Temple to banking: Louis Kaufman’s First National Bank, part 1
And exquisite in design:
A dream, a vision realized
In figured bronze and marble fine
All honor to the builder;
For he’s given you and me
A mighty inspiration
Through all the years that be.
This poem, by Marquette resident A. J. Richardson, a teacher at Howard Junior High School, appeared on the front page of The Mining Journal on October 14, 1927. Fourteen pages of admiring articles and congratulatory ads followed. It was a small part of the huge celebration accompanying the opening of the new First National Bank Building at the corner of Front and Washington Streets in downtown Marquette. As the local Verida Group begins the process of renovating this historic building, which they have recently acquired, it’s worth taking a look back at what makes the building so special.
By the time the bank was built, Louis Kaufman had moved on from Marquette to become a prominent banker in New York City, where he was president of the Chatham and Phoenix National Bank (eventually Manufacturers Hanovers) and lived in a suite at the Ritz-Carlton Hotel. But Marquette, and especially his “camp” at Granot Loma, was still home and he was still president of the First National Bank here, which had been located in a sandstone building at Front and Spring Streets since 1873. Kaufman believed it was time for a new building for First National and was determined that it should be a showplace.
Unlike most of the other prominent buildings in Marquette, Kaufman did not turn to local architect D. Fred Charlton, but instead called on the New York firm of Uffinger, Foster, and Bookwalter. And instead of local sandstone, the exterior was built of Indiana limestone, and all the extensive wooden paneling (and even the wastebaskets!) was walnut. Curtains were made of English casement cloth and Italian silk. The most extravagant furnishings, however, were surely the marble floors and walls and the bronze doors.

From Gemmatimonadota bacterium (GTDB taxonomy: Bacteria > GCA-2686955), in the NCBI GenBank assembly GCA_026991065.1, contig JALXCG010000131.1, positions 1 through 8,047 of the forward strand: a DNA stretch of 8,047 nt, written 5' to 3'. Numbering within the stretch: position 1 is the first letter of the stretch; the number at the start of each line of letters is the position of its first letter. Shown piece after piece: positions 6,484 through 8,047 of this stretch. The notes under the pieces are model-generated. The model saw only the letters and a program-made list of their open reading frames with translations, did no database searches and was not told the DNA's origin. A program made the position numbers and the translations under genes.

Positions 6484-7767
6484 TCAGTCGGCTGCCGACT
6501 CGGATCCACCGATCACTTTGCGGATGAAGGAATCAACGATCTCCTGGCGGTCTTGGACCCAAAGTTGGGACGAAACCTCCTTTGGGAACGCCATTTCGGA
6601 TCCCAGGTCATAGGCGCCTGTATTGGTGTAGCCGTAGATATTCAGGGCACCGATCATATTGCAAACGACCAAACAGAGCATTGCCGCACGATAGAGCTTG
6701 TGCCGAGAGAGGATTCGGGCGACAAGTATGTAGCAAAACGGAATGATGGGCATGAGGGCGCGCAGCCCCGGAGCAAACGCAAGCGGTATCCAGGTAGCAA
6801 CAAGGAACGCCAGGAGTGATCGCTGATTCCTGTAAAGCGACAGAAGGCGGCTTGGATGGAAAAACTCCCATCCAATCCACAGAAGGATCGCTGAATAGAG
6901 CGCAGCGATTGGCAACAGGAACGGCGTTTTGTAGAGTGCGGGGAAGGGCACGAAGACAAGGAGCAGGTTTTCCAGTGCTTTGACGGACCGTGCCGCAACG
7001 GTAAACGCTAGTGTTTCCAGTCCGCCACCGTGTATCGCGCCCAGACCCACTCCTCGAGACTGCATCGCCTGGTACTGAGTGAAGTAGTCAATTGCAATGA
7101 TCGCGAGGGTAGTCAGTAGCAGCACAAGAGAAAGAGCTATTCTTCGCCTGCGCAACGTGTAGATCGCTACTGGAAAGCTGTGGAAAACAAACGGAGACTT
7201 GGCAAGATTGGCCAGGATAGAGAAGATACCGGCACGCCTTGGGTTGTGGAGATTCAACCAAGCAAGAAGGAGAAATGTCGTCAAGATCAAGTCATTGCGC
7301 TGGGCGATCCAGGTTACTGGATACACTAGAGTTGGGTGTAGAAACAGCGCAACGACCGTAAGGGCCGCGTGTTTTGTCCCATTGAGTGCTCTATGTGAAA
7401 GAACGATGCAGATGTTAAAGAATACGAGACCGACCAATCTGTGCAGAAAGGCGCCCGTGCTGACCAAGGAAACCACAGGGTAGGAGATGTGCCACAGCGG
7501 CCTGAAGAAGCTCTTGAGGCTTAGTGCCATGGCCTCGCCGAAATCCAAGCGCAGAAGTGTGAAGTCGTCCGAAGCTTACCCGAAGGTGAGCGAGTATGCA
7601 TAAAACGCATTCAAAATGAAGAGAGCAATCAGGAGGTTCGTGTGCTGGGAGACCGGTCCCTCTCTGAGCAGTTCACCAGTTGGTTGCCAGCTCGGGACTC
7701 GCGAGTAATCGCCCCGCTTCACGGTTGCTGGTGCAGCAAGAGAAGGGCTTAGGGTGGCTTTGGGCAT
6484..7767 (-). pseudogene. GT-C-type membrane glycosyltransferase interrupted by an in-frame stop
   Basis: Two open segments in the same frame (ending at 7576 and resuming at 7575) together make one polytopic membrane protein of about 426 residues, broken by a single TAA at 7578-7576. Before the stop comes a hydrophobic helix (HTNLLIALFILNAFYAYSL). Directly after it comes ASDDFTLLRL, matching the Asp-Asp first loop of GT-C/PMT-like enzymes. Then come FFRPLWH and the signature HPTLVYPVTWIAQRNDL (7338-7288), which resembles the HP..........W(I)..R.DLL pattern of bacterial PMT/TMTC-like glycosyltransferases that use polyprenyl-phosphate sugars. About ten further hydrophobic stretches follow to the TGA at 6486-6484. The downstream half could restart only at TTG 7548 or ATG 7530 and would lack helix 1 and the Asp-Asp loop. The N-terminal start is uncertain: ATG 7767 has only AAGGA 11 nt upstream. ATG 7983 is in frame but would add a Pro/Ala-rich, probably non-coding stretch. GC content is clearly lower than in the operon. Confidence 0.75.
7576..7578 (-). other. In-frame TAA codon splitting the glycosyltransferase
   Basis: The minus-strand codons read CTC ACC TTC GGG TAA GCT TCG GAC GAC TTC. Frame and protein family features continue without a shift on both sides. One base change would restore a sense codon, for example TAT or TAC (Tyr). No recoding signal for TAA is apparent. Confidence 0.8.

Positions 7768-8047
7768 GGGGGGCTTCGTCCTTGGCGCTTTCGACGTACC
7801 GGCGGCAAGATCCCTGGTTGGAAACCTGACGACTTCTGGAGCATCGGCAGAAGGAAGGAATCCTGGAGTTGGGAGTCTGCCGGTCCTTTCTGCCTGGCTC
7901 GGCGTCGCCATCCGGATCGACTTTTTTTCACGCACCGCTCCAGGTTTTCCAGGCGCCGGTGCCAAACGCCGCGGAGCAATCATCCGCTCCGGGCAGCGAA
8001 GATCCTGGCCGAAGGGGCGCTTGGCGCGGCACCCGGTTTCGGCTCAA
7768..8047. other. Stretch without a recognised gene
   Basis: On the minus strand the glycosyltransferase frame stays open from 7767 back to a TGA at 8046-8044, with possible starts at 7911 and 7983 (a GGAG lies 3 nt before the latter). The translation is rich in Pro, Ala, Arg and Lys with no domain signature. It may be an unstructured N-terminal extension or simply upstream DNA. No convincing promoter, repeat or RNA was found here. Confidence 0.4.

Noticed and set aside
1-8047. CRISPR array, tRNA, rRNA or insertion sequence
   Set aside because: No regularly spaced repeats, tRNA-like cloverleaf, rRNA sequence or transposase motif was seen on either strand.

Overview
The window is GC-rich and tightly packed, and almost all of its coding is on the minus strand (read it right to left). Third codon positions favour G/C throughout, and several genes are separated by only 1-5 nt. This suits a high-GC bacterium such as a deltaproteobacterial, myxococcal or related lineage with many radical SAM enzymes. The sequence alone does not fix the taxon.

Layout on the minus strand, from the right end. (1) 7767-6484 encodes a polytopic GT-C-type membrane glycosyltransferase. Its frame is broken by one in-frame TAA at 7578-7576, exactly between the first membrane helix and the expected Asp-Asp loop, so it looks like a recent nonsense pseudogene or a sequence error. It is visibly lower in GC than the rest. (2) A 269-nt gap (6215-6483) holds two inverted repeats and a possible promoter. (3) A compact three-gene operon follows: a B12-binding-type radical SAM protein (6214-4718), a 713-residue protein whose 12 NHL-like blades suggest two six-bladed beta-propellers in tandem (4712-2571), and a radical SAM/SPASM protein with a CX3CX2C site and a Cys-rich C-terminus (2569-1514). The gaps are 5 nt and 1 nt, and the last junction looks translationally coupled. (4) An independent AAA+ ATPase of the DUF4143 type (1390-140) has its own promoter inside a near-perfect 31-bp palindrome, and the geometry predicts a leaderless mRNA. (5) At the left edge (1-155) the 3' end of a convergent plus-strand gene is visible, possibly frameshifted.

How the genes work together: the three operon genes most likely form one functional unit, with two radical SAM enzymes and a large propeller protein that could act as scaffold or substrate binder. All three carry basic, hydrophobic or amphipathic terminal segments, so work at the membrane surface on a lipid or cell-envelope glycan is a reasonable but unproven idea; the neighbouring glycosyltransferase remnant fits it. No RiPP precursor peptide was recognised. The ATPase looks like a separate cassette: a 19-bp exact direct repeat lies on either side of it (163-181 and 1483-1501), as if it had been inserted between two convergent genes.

The bronze doors were the personal gift of Kaufman. They were designed in Italy for the Polachek Company of New York and the hand-carving took more than a year. The Mining Journal quotes the firm manager, John Polachek, as saying the bronze work was the finest his company had ever produced and he was surprised the doors were going to a place like Marquette instead of somewhere in New York City where millions of people would see them. He added that Kaufman had told him he wanted the Marquette bank to be second to none.
Although the marble contractor was a firm in Minneapolis, the marble itself came from Italy, after a search of quarries in New York State did not find any that was up to the architect’s specifications. The black and gold “Portoro” marble came from the Gulf of Spezia on the Ligurian Sea. The bank pointed out that the travertine quarried from along the ancient Roman road to Rivoli was the same used in the Vatican and St. Peter’s cathedral. Other stones came from elsewhere in Italy.
Perhaps sensitive to criticism that local suppliers were not being used enough, the bank reiterated its policy of using local suppliers and laborers “as much as possible,” and the Mining Journal printed a lengthy list of local suppliers of everything from “plumbing and heating” to “hauling and draying.” Many of the suppliers took out congratulatory ads in the paper as well, such as the one from Spear and Sons noting that they had supplied 2,500 tons of “cement, lime, building tile, plaster, white cement, and Champion gravel” and one from Marquette Building Supply touting that they had supplied the Mello-Gloss wall paint once it had proven its superiority in “exhaustive tests.”
Come back next week for a look at the interior of the bank, including the 20-ton door to the vault and the special silk-curtained room for women to do their banking, “as secluded and private as milady’s boudoir.”